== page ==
A team of scientists at Norton Thoracic Institute has recently conducted a research on a new therapeutic avenue for a highly aggressive and difficult subgroup of lung cancer. The report was published in the August 15 issue of the institute’s Cancer Research. Timothy Whitsett and Landon Inge, assistant professors at the Institute, led the research that discovered that the patients of lung cancer, whose tumors possess certain genomic mutations, are expected to gain significant benefits from a new drug, which currently is in clinical trials.
Tumors that possess mutations in LKB1 and/or KRAS can usually be found among lung adenocarcinomas, the typical histotype of lung cancer, which continues to be the key cause of a large number of cancer-related deaths. These mutations are majorly associated with poor patient prognosis and aggressive progression of the disease, and have, historically, been very difficult to treat. “Scientists have highlight a therapeutic strategy in this research study, which may prove to be efficient in a group of patients suffering from lung cancer without reasonable therapeutic options,” states Dr. Whitsett.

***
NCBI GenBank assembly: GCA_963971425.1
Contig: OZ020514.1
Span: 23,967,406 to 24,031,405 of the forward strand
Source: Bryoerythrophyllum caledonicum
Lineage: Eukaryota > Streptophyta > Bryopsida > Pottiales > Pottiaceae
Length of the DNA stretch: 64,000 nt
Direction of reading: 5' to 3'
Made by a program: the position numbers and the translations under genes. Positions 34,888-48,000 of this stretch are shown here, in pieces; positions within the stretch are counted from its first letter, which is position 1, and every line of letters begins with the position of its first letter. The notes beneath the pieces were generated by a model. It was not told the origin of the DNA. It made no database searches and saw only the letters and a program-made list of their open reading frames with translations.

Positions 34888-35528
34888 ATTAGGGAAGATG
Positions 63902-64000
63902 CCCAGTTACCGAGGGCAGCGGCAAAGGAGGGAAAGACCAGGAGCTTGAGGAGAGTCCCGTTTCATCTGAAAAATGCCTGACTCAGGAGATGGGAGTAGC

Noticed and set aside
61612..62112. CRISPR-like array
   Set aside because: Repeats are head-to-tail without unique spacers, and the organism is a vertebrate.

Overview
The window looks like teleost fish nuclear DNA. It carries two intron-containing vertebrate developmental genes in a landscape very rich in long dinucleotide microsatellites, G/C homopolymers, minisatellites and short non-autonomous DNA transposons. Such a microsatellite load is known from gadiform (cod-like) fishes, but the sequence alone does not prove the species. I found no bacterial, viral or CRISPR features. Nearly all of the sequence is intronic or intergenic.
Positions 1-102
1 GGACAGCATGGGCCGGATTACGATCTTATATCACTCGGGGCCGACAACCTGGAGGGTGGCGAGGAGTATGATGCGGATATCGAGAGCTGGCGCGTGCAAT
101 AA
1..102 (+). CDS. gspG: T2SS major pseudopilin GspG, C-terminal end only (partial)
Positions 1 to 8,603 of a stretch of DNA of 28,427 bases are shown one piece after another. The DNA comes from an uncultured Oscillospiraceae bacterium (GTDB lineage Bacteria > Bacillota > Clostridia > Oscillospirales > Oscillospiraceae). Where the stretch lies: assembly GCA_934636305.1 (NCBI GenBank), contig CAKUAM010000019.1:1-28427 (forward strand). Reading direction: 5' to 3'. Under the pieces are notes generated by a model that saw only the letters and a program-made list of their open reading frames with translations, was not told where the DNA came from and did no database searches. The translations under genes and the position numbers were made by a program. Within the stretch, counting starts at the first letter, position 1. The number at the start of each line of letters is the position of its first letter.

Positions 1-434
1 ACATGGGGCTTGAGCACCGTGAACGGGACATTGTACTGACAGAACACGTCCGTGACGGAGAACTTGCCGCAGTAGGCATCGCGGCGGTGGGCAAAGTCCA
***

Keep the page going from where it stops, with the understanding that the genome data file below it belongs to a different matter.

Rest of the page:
Norton Thoracic Institute, headquartered at Phoenix-based Saint Joseph’s Hospital and Medical Center and recognized for running the most demanded lung transplant program in the U.S., also specializes in the analysis, detection, and treatment of medical conditions related to chest, lungs, or esophagus. The institute is a national leader in the early diagnosis, treatment, and prevention of thoracic cancers, such as esophageal, lung, and gastric cancer. It is also dedicated to translational discoveries via scientific research, leading to the complete eradication of esophageal and lung diseases.